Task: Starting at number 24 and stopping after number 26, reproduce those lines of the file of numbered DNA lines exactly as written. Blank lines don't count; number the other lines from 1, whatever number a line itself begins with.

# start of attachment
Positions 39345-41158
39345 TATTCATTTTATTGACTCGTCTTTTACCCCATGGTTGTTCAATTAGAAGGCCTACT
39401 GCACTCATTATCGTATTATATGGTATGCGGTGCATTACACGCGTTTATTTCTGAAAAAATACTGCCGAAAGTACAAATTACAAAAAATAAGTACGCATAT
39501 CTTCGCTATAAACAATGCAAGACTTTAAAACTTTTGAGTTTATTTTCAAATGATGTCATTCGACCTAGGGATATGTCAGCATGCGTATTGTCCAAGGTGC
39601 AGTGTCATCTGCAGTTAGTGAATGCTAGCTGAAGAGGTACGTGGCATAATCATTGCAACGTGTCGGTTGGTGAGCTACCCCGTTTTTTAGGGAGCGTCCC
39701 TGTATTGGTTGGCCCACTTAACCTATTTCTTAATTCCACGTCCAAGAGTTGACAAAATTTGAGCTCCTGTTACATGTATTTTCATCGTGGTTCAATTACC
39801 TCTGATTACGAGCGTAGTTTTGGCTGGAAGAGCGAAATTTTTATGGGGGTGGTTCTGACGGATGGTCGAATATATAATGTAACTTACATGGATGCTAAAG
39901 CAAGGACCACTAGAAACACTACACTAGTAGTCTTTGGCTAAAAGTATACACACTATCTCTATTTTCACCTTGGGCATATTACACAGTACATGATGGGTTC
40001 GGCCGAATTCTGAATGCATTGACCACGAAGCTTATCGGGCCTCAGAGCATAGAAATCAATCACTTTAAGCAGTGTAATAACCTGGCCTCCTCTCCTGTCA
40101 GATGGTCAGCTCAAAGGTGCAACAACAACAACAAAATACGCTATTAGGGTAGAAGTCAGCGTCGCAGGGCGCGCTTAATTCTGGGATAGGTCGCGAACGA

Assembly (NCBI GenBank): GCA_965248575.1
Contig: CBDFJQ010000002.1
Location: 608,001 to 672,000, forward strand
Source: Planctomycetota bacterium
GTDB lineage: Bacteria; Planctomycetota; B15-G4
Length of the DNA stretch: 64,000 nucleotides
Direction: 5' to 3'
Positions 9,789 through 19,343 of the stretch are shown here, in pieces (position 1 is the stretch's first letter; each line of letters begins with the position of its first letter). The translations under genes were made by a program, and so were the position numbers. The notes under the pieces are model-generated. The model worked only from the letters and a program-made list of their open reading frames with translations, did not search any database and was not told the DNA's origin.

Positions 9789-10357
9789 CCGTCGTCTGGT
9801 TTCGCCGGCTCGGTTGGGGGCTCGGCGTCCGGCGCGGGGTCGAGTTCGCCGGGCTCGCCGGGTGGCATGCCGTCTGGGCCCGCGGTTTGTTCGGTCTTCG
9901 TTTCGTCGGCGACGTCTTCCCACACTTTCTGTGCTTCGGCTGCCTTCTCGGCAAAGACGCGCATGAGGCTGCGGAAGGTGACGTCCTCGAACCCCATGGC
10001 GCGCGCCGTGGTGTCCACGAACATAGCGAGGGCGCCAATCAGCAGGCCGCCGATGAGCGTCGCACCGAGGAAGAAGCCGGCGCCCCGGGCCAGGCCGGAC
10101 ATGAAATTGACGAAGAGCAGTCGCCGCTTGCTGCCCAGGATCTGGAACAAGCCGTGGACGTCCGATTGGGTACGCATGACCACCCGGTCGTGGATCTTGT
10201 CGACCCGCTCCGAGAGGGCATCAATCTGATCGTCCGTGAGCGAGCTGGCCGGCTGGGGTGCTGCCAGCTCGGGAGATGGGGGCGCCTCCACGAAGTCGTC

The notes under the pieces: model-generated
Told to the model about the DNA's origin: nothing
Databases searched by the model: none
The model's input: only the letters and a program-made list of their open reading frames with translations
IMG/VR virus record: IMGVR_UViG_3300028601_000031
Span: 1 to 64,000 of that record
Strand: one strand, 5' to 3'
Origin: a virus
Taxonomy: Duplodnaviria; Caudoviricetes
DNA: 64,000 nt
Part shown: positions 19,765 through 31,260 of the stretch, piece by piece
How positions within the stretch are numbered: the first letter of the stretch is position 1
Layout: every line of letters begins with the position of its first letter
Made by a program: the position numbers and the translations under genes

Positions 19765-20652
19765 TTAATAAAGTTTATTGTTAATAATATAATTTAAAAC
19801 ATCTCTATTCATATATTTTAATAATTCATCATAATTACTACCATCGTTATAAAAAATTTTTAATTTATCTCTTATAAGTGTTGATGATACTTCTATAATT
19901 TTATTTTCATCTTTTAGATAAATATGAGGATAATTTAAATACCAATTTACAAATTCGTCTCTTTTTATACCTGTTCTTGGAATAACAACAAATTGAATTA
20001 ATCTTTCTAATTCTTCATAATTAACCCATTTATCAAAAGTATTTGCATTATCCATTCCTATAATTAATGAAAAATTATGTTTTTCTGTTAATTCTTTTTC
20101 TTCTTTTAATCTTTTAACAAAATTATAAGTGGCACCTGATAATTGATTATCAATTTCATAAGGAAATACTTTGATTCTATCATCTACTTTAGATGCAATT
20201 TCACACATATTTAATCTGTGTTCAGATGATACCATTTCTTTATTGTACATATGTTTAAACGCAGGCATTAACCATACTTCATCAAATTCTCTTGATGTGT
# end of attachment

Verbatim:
10101 ATGAAATTGACGAAGAGCAGTCGCCGCTTGCTGCCCAGGATCTGGAACAAGCCGTGGACGTCCGATTGGGTACGCATGACCACCCGGTCGTGGATCTTGT
10201 CGACCCGCTCCGAGAGGGCATCAATCTGATCGTCCGTGAGCGAGCTGGCCGGCTGGGGTGCTGCCAGCTCGGGAGATGGGGGCGCCTCCACGAAGTCGTC

The notes under the pieces: model-generated